Smart guns have arrived – but are they really any safer?

New York, New York - Two companies want to reduce gun-related accidents by releasing weapons with built-in ID tech that only recognize their owners.

Brooklyn's DA displayed confiscated gang handguns January 4 press conference.
Brooklyn's DA displayed confiscated gang handguns January 4 press conference.  © IMAGO / Pacific Press Agency

The gun makers LodeStar Works and SmartGunz LLC, told Reuters that they are releasing "smart" guns this year, and their weapons supposedly can't be fired by anyone except the verified owner by using radio-frequency ID wearables, like watches and rings.

LodeStar went with a very feature-heavy smart handgun that needs its owner to wear a radio-frequency identification (RFID) wearable to unlock the gun, as well as an optional PIN pad on the grip, and even built-in Bluetooth support that unlocks the weapon via smartphone.

SmartGunz went for the comparatively simpler route of an RFID ring for their firearms. They require users to buy a chargeable battery and charging cable to keep the weapon's electronics charged.

The companies' websites tout the improved safety their weapons promise for prison guards and police officers, and preventing the use of stolen and lost weapons in violent crime and accidents, as well as protecting children.

This sounds like a step towards reducing gun-related accidents, which would be welcome progress after 2021 saw 2,000 accidental deaths and injuries due to firearms, according to the Gun Violence Archive.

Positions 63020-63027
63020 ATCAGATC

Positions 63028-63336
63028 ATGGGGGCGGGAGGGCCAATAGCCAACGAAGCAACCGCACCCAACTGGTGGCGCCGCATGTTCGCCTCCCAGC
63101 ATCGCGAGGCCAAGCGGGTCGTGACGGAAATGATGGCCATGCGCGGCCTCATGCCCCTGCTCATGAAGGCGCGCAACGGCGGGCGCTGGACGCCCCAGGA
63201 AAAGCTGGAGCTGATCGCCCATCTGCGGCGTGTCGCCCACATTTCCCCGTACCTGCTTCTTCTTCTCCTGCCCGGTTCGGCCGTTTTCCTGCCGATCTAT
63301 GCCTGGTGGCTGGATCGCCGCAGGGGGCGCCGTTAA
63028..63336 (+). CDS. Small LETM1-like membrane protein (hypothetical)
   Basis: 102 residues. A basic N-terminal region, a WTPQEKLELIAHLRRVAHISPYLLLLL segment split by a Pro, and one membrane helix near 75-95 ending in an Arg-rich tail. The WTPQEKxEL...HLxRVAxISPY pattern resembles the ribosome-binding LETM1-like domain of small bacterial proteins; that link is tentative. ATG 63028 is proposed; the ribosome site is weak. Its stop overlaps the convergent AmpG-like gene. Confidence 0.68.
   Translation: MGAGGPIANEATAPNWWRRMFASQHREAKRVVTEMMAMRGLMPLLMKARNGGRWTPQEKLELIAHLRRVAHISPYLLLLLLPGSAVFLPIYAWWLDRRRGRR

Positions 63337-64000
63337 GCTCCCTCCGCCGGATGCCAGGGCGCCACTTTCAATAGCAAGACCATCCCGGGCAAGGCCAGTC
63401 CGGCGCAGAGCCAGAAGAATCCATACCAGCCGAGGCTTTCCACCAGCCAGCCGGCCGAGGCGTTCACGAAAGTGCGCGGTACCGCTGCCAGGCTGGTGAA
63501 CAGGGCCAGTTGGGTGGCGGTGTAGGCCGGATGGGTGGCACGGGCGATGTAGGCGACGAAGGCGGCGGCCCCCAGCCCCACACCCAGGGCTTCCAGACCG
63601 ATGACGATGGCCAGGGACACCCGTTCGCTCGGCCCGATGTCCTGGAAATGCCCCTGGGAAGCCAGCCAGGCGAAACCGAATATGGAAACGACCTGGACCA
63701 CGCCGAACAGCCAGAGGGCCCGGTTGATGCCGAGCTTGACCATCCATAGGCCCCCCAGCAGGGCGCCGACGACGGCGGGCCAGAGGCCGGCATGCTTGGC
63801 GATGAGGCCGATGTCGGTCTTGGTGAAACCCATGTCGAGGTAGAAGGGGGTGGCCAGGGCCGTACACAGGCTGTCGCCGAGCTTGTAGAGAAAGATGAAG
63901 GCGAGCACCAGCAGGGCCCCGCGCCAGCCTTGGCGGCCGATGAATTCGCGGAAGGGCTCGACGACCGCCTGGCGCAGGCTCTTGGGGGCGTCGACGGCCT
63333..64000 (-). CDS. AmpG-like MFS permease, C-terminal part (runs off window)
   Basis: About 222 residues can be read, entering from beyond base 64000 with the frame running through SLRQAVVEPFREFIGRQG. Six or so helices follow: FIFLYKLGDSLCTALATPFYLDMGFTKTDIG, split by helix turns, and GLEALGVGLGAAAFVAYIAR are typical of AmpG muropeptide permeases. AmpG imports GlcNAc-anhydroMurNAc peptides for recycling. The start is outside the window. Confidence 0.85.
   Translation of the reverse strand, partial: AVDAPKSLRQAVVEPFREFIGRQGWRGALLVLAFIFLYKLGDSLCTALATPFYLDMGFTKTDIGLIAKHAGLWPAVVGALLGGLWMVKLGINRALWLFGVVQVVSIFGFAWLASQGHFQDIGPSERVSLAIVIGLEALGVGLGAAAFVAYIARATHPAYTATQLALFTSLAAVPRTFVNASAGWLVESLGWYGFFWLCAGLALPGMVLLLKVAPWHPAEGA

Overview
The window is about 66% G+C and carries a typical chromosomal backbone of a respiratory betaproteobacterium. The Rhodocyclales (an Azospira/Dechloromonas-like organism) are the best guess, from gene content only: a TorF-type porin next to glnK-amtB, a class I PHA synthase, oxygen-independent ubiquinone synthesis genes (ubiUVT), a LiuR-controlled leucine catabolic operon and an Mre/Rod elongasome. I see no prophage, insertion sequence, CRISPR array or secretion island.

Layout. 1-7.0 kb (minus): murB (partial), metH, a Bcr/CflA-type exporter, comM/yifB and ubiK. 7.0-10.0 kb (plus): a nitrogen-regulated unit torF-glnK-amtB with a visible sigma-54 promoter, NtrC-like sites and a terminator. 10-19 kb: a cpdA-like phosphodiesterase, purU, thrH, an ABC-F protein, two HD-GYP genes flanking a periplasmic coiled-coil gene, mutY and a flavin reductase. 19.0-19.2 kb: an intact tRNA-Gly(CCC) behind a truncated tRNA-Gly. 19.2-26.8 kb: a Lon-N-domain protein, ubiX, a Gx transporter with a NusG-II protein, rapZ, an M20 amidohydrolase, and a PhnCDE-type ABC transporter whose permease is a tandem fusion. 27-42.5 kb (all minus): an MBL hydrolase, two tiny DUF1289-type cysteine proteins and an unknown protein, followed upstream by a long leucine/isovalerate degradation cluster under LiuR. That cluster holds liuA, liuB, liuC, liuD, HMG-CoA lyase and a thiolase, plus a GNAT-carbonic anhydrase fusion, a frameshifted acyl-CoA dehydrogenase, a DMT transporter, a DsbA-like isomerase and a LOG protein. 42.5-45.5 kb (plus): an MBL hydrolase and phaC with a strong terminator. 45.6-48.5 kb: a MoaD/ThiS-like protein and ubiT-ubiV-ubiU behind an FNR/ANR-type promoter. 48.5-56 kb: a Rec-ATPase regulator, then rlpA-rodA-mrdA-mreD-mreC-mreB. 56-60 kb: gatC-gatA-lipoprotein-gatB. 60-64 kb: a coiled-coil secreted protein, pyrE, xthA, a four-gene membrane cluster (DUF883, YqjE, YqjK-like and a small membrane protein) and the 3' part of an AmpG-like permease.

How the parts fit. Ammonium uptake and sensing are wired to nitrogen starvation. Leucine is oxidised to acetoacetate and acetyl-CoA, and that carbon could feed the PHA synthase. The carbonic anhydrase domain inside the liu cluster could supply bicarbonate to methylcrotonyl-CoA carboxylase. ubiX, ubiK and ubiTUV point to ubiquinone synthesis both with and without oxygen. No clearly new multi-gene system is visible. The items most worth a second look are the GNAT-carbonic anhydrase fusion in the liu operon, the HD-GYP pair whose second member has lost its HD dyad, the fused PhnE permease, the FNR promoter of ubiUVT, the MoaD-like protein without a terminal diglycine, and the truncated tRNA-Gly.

However, despite the potential upside of making handguns rely on ID verification to work, security systems aren't completely secure, and this specific technology has been cracked wide open before.

Nothing is 100% foolproof

LodeStar Works claims its smart gun is safer than a regular weapon.
LodeStar Works claims its smart gun is safer than a regular weapon.  © Screenshot/Instagram/lodestar_works

LodeStar and SmartGunz claim that their weapons are hacker-proof, but there's one weak link in any security system: the user.

Both companies rely on ID verification with wearables, which someone who wants to use your gun can just take from you.

And at the end of the day, these weapons could still be hacked.

A tech wizard who goes by Plore already proved three different ways that the RFID technology used for making smart guns "safe" can easily be hacked.

In 2017, he used a radio jammer to copy the radio signals for unlocking the prototype Armatix IP1 smart gun, and even managed to use signal interference to prevent the gun from firing when it should have been unlocked.

To top it off, his third method was dirt cheap, and didn't need tricky programming skills.

He simply bought magnets for $15, and held them to the side of the handgun to bypass all the "smart" safety features of the $1500 weapon, allowing him to fire the weapon without ID verification.

"When all you need is some magnets from Amazon, the threshold's pretty low there. It's the sort of thing that seems so obvious in hindsight," Plore told CNET at the 2017 Defcon hacking convention. "It's a fairly obvious flaw."

The planned release of LodeStar and SmarGunz' smart handguns will be another opportunity for hackers to test their mettle and find out if the companies' claims can withstand $15-worth of magnets.

Even though LodeStar and SmartGunz could get credit for trying to keep guns from causing accidental death and injury, no amount of added tech will ever change what firearms were designed to do: kill people.

Cover photo: Screenshot/Instagram/lodestar_works

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